Write about the Research Literacy for Royal Perth Hospital.
This paper aims to identify and expound on some of the challenges faced by the health department and the available solutions that will ensure the patients get the services they deserve and the doctors, on the other hand, do not break the oath they were sworn into when they started to practice medicine. Also, it will show the benefits of a proper research done to Royal Perth Hospital in the Western part of Australia on the methods by which effective communication can be achieved among people who speak different languages. The main problem faced in this hospital, is the fact that the patients come from diverse backgrounds hence speak in different languages thereby patient-doctor communication becoming a challenge. The paper also highlights the ethical difficulties, such as patients feeling uncomfortable communicating to the researcher due to certain reasons, associated with the recruitment of focus groups comprised of doctors and patients in a research project.
The Main Challenge Facing Royal Perth Hospital
The Royal Perth Hospital serves very many people from Australia most of them being immigrants who are not very fluent English speakers (Heath, Orrell, Lee, Pearman, McCullough, & Christiansen 2003, pp.4652). It is known to have the most occupied emergency reception area and also handles very many cases of trauma (Heath et al 2003, pp. 4651). A nurse in the emergency care unit shed light on the issue of communication saying that each day they deal with many people most of who speak in unfamiliar languages (Roter, & Hall 2006, pp.45). Following the research, some of the patients ended up not receiving the medical help they needed since the doctor tried as much as he/she could in understanding the patient's problem but due to the barrier created by the language the proper assistance was not given (Ha&Longnecker 2010, pp.39). Also, for the patients in the ward who were not conversant with English, communicating to the rest of the stuff such as those in the kitchen department was a problem, therefore, they were unable to ask for the food options they preferred. To ensure no patient was misunderstood or served in an unsatisfactory manner, communication needed to be enhanced (Bender&Sartipi 2013, pp.333). The hospital had hired fifty translators, however, only two of them translating Chinese and Vietnamese were permanent workers. An effective solution would be to increase the number of permanent translating workers within the emergency unit since it is the busiest unit.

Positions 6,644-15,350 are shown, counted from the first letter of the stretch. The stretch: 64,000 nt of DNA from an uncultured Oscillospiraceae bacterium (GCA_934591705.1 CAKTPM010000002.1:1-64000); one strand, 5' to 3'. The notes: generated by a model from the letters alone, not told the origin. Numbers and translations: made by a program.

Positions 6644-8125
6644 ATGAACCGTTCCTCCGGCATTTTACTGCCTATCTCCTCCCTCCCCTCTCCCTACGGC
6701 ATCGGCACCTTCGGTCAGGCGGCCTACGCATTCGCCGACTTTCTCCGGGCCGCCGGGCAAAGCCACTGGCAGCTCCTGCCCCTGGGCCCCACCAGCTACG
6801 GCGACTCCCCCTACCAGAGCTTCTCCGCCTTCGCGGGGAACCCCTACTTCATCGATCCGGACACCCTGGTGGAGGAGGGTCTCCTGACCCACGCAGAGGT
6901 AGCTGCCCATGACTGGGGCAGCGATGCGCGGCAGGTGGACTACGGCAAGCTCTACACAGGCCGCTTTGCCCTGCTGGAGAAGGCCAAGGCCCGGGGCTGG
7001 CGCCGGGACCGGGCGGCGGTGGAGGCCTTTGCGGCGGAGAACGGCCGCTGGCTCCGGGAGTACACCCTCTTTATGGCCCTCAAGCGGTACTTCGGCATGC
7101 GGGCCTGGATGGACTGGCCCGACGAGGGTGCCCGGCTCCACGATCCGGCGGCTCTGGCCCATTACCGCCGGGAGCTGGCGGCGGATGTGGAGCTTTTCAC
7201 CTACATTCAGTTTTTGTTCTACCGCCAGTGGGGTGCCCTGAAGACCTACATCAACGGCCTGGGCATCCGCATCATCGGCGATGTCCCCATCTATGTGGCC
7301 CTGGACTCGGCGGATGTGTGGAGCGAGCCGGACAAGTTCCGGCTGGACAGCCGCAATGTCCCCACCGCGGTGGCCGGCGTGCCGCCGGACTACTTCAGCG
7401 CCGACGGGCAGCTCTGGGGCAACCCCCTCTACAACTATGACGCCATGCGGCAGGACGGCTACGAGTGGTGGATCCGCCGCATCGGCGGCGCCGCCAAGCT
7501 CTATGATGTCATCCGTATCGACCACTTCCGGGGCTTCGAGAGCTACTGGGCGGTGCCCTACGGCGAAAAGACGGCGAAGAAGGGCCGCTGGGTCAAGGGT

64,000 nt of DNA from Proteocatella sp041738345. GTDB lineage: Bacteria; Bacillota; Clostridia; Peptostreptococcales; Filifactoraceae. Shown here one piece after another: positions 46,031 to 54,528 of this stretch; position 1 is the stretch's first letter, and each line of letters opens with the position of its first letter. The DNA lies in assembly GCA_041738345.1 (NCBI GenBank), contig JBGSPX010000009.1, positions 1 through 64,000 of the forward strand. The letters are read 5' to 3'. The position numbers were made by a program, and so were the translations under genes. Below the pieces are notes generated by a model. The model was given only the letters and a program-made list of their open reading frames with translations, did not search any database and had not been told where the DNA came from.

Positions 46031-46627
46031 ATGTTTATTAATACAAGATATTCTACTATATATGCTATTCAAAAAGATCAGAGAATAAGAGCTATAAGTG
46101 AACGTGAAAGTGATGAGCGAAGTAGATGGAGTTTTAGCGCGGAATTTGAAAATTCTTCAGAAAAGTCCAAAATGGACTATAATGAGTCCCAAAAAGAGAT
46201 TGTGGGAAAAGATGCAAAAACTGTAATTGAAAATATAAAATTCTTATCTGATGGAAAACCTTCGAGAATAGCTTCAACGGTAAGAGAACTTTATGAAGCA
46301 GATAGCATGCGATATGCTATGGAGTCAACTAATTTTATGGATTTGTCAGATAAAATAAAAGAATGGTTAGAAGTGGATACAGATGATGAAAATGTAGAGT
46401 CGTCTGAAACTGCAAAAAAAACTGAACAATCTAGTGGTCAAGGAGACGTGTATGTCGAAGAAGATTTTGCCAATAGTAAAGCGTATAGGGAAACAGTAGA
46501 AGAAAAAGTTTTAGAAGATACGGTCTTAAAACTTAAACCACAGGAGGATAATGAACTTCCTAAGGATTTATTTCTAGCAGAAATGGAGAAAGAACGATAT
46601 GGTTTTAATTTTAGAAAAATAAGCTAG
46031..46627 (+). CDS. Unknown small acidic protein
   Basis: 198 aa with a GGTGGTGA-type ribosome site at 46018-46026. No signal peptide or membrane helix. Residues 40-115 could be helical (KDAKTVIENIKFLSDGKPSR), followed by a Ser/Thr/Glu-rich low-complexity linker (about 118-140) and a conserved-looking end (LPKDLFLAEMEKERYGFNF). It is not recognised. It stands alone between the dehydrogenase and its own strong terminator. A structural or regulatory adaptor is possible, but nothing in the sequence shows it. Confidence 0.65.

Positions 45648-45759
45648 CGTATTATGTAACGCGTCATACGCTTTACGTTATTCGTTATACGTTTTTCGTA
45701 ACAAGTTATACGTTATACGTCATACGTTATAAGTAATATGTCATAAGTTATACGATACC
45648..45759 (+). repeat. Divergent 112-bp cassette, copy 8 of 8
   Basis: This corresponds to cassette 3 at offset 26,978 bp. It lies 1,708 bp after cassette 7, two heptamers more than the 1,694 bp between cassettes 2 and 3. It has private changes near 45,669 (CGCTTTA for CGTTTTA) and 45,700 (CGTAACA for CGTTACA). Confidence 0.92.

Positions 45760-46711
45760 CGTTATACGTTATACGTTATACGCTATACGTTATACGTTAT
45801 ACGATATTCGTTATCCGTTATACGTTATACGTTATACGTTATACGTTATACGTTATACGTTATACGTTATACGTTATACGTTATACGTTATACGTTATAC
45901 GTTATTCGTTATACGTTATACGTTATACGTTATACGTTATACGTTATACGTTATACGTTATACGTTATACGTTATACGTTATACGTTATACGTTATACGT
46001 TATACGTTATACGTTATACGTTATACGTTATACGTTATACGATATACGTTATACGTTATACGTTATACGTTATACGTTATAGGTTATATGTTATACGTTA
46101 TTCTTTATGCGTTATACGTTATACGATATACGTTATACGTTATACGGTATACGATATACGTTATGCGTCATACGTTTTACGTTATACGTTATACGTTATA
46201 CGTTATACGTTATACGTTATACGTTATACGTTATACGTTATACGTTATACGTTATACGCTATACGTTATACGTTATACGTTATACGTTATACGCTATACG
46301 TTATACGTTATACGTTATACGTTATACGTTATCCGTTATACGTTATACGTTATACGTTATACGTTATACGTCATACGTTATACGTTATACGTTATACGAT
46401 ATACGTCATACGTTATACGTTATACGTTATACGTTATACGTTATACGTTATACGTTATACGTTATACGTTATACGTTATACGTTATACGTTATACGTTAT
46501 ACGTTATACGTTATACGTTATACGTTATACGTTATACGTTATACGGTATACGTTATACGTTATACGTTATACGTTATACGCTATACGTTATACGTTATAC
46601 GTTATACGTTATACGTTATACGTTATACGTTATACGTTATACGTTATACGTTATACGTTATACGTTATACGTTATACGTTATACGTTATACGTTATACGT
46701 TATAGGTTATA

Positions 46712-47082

Enablers and Barriers of Best-practice
Research showed that implementing the solution stated above would be challenging since it would cost the hospital more money to have a full-time translator as compared to hiring them when their need arose (Hudelson 2005, pp.331). The government of Australia allocated $54.3 million in the budget year 2013-2014 for translation and interpretation services in the Refugee and Humanitarian Program. On the bright side, however, the issue of a language barrier and unsatisfied patients would be completely erased as the doctors would have a clear understanding of the patient's condition or injury before they start treatment (Hudelson 2005, pp.332). Another solution would be to use mobile translating software to enhance communication between the patients and the medical practitioners.
Research showed that the convenience brought by the software surpassed that of a professional translator and it was also cost effective (Prgomet, Georgiou, &Westbrook 2009, pp.792). Also, the software was available to everybody with a smart phone hence; the nurses did not have to wait for the translator in order to attend to the patients (Lee 2007, pp.245). The technology enabled the nurses to describe the prescriptions to the patients and also for the kitchen employees to discuss the diet choices that were favorable to the patient according to his/her religion. Patients were also able to ask questions and get clarity about their conditions (Lee 2007, pp.246). Team work among the staff was increased since they could communicate easily. On the down side of this software technology, questions of how accurate the translations were coming up and more time were needed for a more precise version of the software to be created.